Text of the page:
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Oklahoma authorities continue search for cause of Logan County wildfire

Initial reports blaming a controlled burn for the wildfire that burned up to 3,500 acres since late Sunday in Logan County were incorrect, said Stan May, spokesman for the Oklahoma Incident Management Team.
by Kyle Fredrickson Modified: May 6, 2014 at 7:48 pm •  Published: May 6, 2014

State investigators continue searching for clues as to how a massive wildfire in Logan County was sparked after initial reports about its origin were proven false.

In a news conference Monday, Guthrie Fire Chief Eric Harlow said the blaze started about 4 p.m. Sunday after a controlled burn from an unknown source spread out of control. But that theory was discredited about 11 a.m. Tuesday, when Stan May, spokesman for the state Homeland Security office’s Incident Management Team, spoke to a group of reporters at a wildfire command post.

“We have no evidence there was a controlled burn,” May said. “That was the information (Harlow) was given at first from the witnesses there ... it doesn’t seem to be a valid statement at this point.”

Investigation continues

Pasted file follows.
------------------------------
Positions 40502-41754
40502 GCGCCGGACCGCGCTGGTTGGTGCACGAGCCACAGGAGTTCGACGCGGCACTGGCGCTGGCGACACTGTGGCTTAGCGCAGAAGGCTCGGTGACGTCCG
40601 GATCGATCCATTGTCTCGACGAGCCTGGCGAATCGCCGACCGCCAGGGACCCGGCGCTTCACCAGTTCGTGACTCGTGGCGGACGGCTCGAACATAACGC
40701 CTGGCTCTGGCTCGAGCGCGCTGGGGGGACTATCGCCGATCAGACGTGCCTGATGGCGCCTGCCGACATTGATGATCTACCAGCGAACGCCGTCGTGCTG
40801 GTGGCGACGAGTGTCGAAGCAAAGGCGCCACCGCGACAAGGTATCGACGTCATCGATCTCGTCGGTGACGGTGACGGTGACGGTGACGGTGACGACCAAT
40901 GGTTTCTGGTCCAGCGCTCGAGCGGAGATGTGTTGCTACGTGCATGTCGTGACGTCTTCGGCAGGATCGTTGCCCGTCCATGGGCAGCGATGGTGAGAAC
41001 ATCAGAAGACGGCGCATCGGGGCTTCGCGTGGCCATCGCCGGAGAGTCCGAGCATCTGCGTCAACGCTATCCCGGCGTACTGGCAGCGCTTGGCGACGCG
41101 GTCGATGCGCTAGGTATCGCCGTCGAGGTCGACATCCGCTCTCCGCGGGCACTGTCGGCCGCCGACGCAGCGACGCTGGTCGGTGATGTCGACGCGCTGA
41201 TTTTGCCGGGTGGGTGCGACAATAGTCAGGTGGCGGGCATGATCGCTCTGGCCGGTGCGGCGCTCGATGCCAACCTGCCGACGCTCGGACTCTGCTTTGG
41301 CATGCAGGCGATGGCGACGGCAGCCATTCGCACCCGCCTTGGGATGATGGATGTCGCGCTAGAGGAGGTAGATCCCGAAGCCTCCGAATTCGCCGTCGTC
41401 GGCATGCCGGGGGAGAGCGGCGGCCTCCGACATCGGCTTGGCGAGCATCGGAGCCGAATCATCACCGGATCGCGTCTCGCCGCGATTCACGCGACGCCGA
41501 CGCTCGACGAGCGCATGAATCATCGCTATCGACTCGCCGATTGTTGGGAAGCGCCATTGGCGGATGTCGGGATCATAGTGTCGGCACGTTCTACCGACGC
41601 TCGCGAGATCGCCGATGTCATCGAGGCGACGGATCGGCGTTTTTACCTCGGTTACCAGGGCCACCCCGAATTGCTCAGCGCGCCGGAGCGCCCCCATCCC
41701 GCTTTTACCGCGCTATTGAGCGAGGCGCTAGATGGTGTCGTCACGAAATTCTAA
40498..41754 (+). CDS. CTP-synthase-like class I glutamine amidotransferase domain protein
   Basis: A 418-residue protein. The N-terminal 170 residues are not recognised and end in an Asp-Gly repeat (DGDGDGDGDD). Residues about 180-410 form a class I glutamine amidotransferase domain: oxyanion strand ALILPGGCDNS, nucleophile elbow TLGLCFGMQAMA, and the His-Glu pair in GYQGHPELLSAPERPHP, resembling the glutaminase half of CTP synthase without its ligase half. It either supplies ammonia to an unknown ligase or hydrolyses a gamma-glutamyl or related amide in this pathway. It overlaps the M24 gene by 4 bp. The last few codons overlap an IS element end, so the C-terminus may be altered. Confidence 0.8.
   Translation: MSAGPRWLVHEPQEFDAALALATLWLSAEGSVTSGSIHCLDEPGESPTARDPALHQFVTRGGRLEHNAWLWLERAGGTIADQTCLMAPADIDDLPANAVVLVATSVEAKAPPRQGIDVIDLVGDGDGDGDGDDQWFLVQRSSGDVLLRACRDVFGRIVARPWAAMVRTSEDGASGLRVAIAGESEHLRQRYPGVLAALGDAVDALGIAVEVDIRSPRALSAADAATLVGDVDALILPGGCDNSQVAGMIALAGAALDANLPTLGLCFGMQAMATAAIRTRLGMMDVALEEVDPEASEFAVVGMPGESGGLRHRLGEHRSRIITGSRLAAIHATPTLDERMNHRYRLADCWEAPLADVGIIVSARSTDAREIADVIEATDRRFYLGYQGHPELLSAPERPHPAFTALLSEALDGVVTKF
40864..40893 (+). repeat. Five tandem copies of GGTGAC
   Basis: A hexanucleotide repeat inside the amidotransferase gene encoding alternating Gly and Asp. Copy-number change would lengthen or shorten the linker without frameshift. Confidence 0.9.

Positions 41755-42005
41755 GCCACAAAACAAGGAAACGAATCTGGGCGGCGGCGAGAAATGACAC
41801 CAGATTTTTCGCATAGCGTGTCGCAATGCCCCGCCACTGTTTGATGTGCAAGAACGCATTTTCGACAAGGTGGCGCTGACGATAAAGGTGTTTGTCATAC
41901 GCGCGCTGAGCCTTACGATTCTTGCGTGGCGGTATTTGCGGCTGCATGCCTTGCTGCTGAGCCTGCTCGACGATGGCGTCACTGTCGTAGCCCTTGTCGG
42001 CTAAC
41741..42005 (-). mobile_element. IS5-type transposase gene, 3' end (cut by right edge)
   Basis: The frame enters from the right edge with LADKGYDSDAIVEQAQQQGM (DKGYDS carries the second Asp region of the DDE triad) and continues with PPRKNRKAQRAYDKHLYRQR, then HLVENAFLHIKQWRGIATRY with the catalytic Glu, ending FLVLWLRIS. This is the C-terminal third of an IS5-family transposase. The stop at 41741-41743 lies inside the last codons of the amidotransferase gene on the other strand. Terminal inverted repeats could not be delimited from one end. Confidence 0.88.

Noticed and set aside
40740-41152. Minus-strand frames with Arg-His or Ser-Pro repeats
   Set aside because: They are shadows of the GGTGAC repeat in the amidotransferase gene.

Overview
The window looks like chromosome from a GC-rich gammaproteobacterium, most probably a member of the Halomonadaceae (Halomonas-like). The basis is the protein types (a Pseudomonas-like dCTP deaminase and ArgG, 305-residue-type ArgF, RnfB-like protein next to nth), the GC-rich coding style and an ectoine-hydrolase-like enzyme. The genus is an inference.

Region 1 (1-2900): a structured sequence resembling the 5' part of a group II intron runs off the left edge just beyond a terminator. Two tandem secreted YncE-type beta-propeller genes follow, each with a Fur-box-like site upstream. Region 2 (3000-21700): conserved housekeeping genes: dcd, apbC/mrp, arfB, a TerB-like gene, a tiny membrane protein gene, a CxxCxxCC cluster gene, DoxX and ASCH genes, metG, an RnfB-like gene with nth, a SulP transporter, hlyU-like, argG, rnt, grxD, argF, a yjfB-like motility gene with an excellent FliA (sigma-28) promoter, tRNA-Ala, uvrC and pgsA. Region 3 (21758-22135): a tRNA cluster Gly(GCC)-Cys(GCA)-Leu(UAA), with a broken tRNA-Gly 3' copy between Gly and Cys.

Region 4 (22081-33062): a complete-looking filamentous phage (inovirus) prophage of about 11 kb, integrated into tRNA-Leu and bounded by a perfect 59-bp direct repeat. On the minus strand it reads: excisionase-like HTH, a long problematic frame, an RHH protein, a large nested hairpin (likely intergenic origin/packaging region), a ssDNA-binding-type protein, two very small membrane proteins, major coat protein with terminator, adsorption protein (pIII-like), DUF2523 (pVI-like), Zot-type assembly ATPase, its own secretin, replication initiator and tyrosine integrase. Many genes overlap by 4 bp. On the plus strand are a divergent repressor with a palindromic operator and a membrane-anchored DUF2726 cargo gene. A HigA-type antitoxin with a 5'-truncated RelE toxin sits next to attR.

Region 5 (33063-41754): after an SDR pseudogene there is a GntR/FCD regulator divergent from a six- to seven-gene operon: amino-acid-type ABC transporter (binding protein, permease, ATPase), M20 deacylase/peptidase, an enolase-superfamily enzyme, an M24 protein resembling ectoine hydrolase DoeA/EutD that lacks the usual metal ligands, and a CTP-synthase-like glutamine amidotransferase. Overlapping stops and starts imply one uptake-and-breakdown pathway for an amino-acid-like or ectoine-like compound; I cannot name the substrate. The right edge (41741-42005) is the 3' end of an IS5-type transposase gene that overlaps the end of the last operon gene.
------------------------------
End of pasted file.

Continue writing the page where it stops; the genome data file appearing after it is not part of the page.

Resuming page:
The wildfire investigation is being led by the state Agriculture Department and the state Fire Marshal’s office. Neither department has released details of their investigations.

The law enforcement arm of the Agriculture Department is required by statute to investigate wildfires, said Kirby Smith, a department spokeswoman. The state Fire Marshal’s office is involved because structures were burned, said Chief of Operations Sam Schafnitt.

“An investigation like this can take a couple of days,” Smith said. “As I would imagine with any investigation, that timeline can grow or decrease quickly.”

Teams from both departments have spent the past few days analyzing evidence on the ground and aerial maps to track burn patterns, Smith said.

On completion of the investigation, the person or party deemed responsible could face criminal charges.

“That’s obviously not something that would be handled out of our shop,” Smith said. “They will turn that over to the incident commander who will work with the appropriate district attorney’s office.”

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by Kyle Fredrickson
OSU beat writer
Kyle Fredrickson became the Oklahoma State beat writer for The Oklahoman and in July 2014. A native Coloradoan, Fredrickson attended Western State College before transferring to Oklahoma State in 2010 and graduating in 2012. Fredrickson...
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